Re: Should resumes be perfect?

Subject: Re: Should resumes be perfect?
From: John Posada <jposada -at- NOTES -dot- CC -dot- BELLCORE -dot- COM>
Date: Wed, 26 Feb 1997 12:28:16 -0500

Here's another example. My department has a number of books published by a
person who claims and is believed to be "THE EXPERT" on Web page construction
and design. He asks for great amounts of money to speak before groups and is
often keynote speaker at STC-type functions, etc. The name would be instantly
recognizable to 90% of this list.

One day, I figured that I'd go see how the master did his web page. What I
found was broken links and links to sites that were obsolete. Hell, one of the
links was to a letter that the other site had posted telling a story about how
they were being restrained/sued by a company because the site appeared to be an
official page and it was not.

To me, his web site was his resume.

Now, does this happen to me and my web sites, sure, I guess it does. However,
I don't expect to be paid huge amounts of money to speak, I don't write many
books per year, and I don't promote myself as an expert in that field. With
the title of expert comes an greater degree of responsibility. (OTOH, I
usually spell check my emails before I send them out.)

If you are claiming yourself as a tech writer, then get it as perfect as you
can. If I receive something from someone that is not correct, I deduct
points. I may not deduct enough points so that you fall below the next best
contender, but you might.

John Posada
Central NJ Employment Manager - Technical Proposal Writer
STC - Bellcore
http://stc.org/region2/njc/ - (908) 699-5839

jposada -at- notes -dot- cc -dot- bellcore -dot- com (work)
http://www.bellcore.com (work)

jposada -at- injersey -dot- com (personal)
http://nj5.injersey.com/~jposada (personal)

"If you give a person a fish, they'll fish for a day. But if you train a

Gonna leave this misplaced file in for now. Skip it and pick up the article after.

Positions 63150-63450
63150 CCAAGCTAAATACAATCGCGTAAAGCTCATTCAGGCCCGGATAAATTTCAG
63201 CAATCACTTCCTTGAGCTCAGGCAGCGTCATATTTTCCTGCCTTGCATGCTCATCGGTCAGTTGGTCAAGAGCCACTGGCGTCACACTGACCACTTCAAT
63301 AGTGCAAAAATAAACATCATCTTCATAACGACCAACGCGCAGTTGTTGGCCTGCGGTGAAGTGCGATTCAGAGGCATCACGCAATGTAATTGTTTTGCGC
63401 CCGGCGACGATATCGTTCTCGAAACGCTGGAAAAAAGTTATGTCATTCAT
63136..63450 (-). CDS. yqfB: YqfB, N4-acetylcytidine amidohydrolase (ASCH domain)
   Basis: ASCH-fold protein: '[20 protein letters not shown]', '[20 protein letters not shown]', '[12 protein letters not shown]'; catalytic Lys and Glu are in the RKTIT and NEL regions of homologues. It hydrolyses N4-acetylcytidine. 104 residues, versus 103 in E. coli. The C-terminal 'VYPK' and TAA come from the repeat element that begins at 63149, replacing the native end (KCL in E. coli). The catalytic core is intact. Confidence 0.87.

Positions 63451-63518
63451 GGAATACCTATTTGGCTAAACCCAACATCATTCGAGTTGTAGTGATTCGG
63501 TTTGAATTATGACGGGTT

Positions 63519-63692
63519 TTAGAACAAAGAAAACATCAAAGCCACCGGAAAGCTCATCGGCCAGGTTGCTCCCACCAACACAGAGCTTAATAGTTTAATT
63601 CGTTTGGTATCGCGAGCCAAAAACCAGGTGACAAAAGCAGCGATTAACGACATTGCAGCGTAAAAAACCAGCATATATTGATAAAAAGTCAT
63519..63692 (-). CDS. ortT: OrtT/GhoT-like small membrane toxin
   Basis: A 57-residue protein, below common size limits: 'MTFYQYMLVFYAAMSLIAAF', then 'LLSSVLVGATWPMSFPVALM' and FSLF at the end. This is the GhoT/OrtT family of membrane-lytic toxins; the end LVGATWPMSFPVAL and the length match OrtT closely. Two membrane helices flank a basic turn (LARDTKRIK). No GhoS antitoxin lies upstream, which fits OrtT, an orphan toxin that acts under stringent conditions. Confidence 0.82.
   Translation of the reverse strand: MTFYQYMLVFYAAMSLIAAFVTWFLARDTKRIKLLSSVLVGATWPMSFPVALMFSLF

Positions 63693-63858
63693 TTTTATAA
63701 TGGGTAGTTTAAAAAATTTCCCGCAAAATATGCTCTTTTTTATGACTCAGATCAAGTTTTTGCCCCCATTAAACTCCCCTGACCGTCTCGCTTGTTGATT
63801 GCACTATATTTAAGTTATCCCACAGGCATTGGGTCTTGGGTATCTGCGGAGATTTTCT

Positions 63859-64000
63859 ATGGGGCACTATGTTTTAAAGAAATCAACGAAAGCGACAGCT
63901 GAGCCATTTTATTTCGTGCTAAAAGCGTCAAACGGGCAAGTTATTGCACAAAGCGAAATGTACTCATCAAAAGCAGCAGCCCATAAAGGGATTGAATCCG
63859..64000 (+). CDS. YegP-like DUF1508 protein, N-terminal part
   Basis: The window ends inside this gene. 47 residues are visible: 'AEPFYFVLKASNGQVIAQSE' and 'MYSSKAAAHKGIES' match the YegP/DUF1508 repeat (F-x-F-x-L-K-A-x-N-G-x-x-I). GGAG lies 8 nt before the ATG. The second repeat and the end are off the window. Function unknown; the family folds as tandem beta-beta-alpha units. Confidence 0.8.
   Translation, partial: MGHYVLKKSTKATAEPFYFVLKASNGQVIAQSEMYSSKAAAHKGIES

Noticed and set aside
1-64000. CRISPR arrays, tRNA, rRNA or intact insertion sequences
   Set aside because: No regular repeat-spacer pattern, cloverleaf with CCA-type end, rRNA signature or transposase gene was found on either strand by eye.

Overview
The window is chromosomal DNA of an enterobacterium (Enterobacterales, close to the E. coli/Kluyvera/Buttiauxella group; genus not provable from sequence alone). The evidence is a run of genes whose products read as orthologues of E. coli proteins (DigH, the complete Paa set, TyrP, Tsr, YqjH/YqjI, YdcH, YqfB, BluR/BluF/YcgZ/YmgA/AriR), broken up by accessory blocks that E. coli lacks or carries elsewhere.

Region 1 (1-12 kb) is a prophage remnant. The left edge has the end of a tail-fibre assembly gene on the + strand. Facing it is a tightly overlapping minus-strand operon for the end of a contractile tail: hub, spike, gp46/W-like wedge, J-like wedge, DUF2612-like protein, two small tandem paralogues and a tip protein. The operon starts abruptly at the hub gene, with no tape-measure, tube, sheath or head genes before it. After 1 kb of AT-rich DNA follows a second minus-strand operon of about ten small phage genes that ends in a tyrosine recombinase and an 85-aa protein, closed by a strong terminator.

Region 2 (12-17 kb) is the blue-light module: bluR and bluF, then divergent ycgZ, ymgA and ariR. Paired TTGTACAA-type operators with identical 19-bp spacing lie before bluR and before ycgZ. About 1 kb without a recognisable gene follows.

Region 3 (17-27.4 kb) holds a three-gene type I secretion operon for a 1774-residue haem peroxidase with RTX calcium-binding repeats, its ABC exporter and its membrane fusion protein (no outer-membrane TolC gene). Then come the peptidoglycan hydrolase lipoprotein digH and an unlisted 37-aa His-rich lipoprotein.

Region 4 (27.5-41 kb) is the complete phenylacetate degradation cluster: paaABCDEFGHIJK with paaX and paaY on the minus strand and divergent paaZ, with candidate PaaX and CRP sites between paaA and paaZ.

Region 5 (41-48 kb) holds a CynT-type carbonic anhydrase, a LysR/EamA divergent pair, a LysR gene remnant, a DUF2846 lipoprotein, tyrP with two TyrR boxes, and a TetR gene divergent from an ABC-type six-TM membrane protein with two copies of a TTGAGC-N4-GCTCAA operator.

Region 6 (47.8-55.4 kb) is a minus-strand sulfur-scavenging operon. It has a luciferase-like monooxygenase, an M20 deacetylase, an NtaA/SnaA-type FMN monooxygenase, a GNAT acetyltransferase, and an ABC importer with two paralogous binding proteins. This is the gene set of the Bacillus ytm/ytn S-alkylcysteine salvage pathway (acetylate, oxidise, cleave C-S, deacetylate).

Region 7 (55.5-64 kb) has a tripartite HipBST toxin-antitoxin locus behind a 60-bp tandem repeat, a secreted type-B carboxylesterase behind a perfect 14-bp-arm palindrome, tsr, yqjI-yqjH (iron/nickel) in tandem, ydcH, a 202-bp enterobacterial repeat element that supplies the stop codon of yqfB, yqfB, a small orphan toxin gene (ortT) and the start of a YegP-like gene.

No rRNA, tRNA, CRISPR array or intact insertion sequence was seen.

person to fish, they'll fish for a lifetime."
Vice President Dan Quayle 10/13/92
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I don't speak for my employer and they return the favor
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Here's an analogous situation. When I sold radio advertising, I had a client
who ran a brake and muffler shop. One day when I went to see him, he was
struggling to control his laughter. He'd posted an ad for a mechanic; the
first applicant drove up in a car that was falling apart and barely running.
That mechanic had a few "typos" in his "resume," didn't he?

In our field, our written work represents us the way that mechanic's car
represented him. He was claiming to be a professional, and his car belied
that claim. If I submit a resume and cover letter, they had better be
<I>perfect</I> or really close to it, if I'm claiming to be a professional
writer.

OK, in all fairness, a prospective employer might lose a gem by pitching an
error-filled resume; however, as a professional writer, I can't justify
sending a resume or cover letter with errors in it.

(Disclaimer: I haven't had an editor read this e-mail note. Any errors in it
are due to the e-mail program, the keyboard, or your e-mail program. This
note was perfect in my mind when I wrote it.) ;->
-------------------------------------------------------------------------
Thom Remington thomas -dot- f -dot- remingon -at- usa -dot- dupont -dot- com
DuPont External Affairs
Information Design & Development
http://www.dupont.com
Speaking for myself, not for DuPont.

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